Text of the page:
NAU starts Disability Heritage Month with panel discussion, accessibility scavenger hunt

Oct. 3, 2019

The beginning of October marks the start of Disability Heritage Month, and Northern Arizona University is gearing up for a month of events designed to start a dialogue about inclusivity on campus and around the world. 

Disability Heritage Month is coordinated by the Commission on Disability Access and Design (CDAD) as well as a number of other groups that help sponsor the events. A list of all groups that will sponsor events in partnership with CDAD is available online. This annual celebration is dedicated to acknowledging individuals with disabilities at NAU and sparking conversations about how students, faculty and staff can empower people with disabilities in the community. 

“It is important to hold events for Disability Heritage Month every year to highlight the contributions individuals with disabilities have made, and continue to make, in our community and society,” said Jamie Axelrod, director of Disability Resources at NAU. “It is also important to use this time to remember that individuals with disabilities have a history of being excluded and removed from our communities. Having a time to celebrate the achievements and contributions of individuals with disabilities, as well as remember the discrimination the disability community faced, is how we keep our history and heritage alive.”

Disability Heritage Month also is a time for the NAU community to think about how their perceptions affect individuals with disabilities.

“At NAU, we truly believe it’s how people think about disability that limits the opportunities people with disabilities are given to reach their potential and that is the real ‘tragedy’,” said Matthew Wangeman, professor of disability studies. “Disability Heritage Month aims to counter those commonly held societal attitudes about disability and present a different side and a clearer view of disability. “

Events begin with a panel discussion on the Intersection of Mental Health and Identity from noon to 2 p.m. on Oct. 10. in the Student and Academic Services Auditorium (Bldg. 60,) which concerns issues related to mental health among diverse and intersectional populations. Other events include NAU 4 All Accessibility Scavenger Hunt, the 6thAnnual Sitting Volleyball Tournament and many more.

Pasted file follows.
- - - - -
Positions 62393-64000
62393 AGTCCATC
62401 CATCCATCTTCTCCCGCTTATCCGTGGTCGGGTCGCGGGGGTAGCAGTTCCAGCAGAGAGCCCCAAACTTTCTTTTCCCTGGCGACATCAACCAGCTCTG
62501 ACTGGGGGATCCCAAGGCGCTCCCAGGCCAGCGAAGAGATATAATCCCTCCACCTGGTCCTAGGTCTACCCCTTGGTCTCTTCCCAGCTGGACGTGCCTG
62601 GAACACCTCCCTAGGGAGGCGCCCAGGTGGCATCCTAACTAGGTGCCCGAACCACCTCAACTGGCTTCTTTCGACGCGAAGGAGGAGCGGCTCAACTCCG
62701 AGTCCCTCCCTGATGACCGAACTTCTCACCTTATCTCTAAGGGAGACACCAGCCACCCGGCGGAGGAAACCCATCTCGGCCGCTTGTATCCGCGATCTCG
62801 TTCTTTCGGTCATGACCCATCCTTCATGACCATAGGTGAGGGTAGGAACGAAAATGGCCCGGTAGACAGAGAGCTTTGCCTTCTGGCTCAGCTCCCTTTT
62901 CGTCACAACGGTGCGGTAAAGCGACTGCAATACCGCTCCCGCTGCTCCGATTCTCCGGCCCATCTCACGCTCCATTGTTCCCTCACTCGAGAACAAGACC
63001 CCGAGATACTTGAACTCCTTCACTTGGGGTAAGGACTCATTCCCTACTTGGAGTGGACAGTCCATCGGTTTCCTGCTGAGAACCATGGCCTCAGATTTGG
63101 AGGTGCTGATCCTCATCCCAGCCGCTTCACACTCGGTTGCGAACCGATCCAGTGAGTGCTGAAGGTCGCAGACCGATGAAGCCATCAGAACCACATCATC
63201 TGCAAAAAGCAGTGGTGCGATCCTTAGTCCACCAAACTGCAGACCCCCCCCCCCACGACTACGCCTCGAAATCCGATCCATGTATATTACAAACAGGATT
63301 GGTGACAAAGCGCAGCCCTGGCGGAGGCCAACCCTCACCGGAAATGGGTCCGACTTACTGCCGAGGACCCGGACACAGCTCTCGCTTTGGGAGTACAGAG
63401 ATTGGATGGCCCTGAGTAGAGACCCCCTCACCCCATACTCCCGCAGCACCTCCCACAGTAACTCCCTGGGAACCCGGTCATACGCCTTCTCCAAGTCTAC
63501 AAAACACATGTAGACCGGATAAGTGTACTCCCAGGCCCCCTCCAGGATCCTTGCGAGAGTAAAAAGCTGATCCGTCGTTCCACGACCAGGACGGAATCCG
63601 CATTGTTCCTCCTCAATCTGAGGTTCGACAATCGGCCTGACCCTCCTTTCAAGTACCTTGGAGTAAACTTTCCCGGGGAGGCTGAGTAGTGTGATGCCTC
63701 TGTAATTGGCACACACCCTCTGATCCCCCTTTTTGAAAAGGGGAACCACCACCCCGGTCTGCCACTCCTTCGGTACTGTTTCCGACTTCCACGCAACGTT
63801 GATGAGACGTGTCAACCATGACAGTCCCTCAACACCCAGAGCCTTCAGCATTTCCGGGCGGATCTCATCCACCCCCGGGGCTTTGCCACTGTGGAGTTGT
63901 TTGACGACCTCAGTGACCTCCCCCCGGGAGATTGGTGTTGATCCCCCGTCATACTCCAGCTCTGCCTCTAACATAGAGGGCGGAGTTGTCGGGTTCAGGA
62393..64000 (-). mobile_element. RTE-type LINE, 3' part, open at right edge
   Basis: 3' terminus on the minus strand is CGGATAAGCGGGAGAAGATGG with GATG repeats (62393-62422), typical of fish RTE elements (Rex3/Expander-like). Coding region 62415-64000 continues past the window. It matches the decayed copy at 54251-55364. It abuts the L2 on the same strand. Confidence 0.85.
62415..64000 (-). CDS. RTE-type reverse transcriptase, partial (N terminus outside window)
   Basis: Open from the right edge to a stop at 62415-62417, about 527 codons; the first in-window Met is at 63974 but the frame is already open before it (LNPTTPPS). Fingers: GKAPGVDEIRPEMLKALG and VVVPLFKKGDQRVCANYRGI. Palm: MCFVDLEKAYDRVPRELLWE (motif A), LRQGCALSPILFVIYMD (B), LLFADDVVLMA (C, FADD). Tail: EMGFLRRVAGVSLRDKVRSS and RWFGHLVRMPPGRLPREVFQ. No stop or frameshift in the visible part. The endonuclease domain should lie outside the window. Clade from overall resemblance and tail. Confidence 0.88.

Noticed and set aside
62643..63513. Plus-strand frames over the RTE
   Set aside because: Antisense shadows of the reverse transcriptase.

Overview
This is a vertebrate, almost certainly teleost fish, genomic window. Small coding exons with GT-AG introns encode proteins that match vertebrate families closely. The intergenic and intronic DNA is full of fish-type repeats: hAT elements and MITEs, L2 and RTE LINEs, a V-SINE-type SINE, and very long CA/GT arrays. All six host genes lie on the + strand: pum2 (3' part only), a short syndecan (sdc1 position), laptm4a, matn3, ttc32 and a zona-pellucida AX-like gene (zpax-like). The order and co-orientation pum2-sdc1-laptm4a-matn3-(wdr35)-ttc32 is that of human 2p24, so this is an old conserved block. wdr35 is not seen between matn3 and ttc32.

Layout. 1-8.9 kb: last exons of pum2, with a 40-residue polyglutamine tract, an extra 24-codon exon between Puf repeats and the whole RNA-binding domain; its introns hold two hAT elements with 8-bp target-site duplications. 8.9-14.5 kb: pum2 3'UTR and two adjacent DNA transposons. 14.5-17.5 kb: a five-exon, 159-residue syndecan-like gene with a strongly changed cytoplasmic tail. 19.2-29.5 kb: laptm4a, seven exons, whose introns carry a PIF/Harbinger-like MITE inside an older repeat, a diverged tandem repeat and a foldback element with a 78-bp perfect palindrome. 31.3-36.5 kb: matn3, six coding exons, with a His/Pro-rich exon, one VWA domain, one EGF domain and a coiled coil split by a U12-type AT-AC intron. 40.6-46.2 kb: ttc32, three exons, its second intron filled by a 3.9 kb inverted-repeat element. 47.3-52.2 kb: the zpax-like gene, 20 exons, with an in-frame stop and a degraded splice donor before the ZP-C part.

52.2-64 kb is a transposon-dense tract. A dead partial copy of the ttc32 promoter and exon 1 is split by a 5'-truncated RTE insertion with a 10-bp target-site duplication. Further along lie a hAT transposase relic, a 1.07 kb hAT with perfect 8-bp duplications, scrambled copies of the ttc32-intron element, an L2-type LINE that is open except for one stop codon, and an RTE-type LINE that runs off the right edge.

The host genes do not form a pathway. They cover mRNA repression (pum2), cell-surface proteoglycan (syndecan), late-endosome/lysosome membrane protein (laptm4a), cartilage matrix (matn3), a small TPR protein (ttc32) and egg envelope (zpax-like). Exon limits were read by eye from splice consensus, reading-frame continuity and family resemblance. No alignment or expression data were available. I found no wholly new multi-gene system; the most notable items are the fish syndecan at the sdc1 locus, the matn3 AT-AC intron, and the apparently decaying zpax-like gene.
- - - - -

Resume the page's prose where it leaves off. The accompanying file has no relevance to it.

The month will end with a look at the intersections of civil rights with the presentation The Black Panthers, The Butterfly Brigade and The United Farm Workers of America: Their Role in the Disability Rights Movement, on Oct. 30 from 6-8 p.m. in the Kitt Recital Hall, co-sponsored by IMQ. This event will look at the history of the Section 504 sit-in, a monumental event for disability rights, through the eyes of Paul Grossman, former chief regional attorney for the Office for Civil Rights. 

While Disability Heritage Month is a great opportunity to talk about how to cultivate a more inclusive environment for those with disabilities, it does not end there. 

“I think the most important thing that students, faculty and staff can do throughout the year is simply look at our community through the lens and perspective of people with disabilities,” Axelrod said. “Being aware of the potential barriers we create as we design physical, instructional and social environments is incredibly important. If we can recognize those barriers, we can work to remove them, break them down or simply design environments without barriers.”

For more information on Disability Heritage Month events, visit or contact CDAD at (928) 523-8686.